For some time now terms ending in the word “equivalent” or one of its variations have been preferred in describing translation philosophies. I have a problem with this word, and all translators really should have the same problem with it: it begs the very question we are debating.
Does harpazo or any of its derivatives have the sense of ‘holding in possession,’ ‘retaining,’ or does it mean ‘seize,’ ‘snatch violently’?
John 1:1 is all about capitalization and the tiny word “a,” which in grammar is called the indefinite article. And yet, this clause has been the most debated verse for centuries. So, was the Word “God” or “a god”?
There is a single article (the) preceding two nouns of the same case (God, Savior) that are joined by the conjunction “and.” More than 140 years ago, Granville Sharp developed what became known as “the Granville Sharp rule,” applying it in such constructions. It claims that, since the article (the) is not duplicated before the second noun (Savior), the two nouns have to refer to the same person or subject.
UNTIL THE MIDDLE OF THE TWENTIETH CENTURY, all major English Bible translations were based on the premise that the goal of Bible translation is to take the reader as close as possible to the words that the biblical authors actually wrote.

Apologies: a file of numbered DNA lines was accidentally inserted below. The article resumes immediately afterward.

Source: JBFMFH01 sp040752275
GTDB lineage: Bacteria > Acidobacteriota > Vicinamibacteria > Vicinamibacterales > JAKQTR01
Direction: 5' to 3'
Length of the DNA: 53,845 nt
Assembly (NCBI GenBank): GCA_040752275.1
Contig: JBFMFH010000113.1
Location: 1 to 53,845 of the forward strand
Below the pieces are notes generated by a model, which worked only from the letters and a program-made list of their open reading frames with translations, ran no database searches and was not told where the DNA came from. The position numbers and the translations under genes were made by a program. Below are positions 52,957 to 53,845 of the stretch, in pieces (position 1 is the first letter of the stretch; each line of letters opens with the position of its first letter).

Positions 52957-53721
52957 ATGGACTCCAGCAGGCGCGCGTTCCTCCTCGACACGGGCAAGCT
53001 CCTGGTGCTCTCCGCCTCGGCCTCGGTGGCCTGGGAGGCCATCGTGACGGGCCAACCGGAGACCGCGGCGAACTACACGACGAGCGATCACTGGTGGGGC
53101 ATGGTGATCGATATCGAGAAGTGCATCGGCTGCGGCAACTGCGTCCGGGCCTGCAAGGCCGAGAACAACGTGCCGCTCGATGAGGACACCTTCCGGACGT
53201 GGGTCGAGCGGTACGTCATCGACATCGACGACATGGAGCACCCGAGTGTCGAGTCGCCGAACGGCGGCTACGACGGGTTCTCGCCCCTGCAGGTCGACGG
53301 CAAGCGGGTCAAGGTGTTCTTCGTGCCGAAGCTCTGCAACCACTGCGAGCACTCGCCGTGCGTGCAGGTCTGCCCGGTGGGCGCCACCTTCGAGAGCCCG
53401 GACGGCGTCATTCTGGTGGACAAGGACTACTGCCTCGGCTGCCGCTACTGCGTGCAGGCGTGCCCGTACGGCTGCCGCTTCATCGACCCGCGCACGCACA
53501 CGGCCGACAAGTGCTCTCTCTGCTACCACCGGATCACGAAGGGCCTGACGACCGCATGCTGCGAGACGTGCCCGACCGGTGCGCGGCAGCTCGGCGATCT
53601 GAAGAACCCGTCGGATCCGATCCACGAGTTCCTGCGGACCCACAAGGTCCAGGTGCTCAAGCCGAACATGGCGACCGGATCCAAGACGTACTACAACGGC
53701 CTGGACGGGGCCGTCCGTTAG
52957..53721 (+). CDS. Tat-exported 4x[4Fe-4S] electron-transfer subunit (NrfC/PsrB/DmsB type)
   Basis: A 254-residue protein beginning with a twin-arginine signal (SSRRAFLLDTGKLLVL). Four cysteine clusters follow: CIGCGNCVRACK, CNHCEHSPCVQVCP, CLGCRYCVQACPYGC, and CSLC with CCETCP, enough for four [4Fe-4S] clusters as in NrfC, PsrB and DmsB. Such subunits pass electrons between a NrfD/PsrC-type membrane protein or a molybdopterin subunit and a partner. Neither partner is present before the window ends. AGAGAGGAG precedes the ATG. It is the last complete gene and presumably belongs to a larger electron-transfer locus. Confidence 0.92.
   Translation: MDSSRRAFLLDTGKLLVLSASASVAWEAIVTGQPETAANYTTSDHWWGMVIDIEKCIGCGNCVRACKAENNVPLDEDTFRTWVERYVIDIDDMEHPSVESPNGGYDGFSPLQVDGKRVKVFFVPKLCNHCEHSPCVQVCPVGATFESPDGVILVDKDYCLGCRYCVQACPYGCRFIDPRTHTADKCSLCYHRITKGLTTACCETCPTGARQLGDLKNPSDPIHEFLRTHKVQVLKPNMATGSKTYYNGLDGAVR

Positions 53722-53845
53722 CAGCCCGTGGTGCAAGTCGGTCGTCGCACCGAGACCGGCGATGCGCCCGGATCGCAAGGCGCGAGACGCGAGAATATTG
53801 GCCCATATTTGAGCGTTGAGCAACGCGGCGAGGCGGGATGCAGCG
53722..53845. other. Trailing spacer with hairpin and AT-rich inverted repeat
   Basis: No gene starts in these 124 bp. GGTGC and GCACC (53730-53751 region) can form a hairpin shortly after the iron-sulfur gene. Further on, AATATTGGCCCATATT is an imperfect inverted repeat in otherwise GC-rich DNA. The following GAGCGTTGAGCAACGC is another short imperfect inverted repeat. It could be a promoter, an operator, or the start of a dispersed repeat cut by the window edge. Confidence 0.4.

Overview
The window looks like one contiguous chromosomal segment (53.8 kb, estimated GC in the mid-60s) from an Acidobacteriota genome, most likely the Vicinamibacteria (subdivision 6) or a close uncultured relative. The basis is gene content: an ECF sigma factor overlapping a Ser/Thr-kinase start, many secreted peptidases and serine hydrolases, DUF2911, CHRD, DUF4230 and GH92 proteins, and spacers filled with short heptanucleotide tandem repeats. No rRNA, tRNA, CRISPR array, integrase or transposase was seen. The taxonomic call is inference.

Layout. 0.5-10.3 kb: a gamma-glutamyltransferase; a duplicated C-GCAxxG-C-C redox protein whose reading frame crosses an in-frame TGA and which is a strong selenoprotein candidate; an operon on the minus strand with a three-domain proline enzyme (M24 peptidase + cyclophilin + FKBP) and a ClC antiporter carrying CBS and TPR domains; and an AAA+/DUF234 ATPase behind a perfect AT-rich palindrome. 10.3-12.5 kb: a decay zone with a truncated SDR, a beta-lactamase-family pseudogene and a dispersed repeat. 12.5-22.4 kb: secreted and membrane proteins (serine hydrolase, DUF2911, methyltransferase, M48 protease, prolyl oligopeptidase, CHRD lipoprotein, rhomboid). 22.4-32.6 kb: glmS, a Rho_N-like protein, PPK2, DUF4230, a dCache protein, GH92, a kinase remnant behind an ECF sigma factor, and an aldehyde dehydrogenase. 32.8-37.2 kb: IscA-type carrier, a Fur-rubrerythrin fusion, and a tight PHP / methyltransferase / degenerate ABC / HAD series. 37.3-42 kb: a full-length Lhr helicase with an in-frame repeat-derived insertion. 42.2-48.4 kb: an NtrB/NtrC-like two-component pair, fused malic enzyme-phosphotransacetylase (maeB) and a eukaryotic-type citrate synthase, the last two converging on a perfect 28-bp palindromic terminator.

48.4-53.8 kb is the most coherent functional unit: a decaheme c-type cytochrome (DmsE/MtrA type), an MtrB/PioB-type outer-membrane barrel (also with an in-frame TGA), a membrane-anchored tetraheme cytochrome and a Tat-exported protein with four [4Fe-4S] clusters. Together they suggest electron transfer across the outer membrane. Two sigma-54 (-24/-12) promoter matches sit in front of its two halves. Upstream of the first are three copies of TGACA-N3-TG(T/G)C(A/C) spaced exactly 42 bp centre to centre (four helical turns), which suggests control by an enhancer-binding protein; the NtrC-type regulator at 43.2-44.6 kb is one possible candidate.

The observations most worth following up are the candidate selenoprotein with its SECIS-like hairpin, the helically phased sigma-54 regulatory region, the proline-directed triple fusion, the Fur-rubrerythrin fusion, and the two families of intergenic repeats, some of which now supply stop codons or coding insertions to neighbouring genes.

John 8:58 is one of the most hotly debated verses in the Bible, so our investigation is likely to offend someone.
While I cannot address this subject at length, it needs to be addressed, to lay the foundation for you, the reader. My approach here is to assume that you have no knowledge of Bible translation issues, or the process of translating from the Original Languages (OL) of Hebrew, Aramaic, and Greek, into what we call the Receptor Language (RL), such as English. However, this does not mean that we will pass over all the elements of this subject because some of them are essential to the issues of literal translation.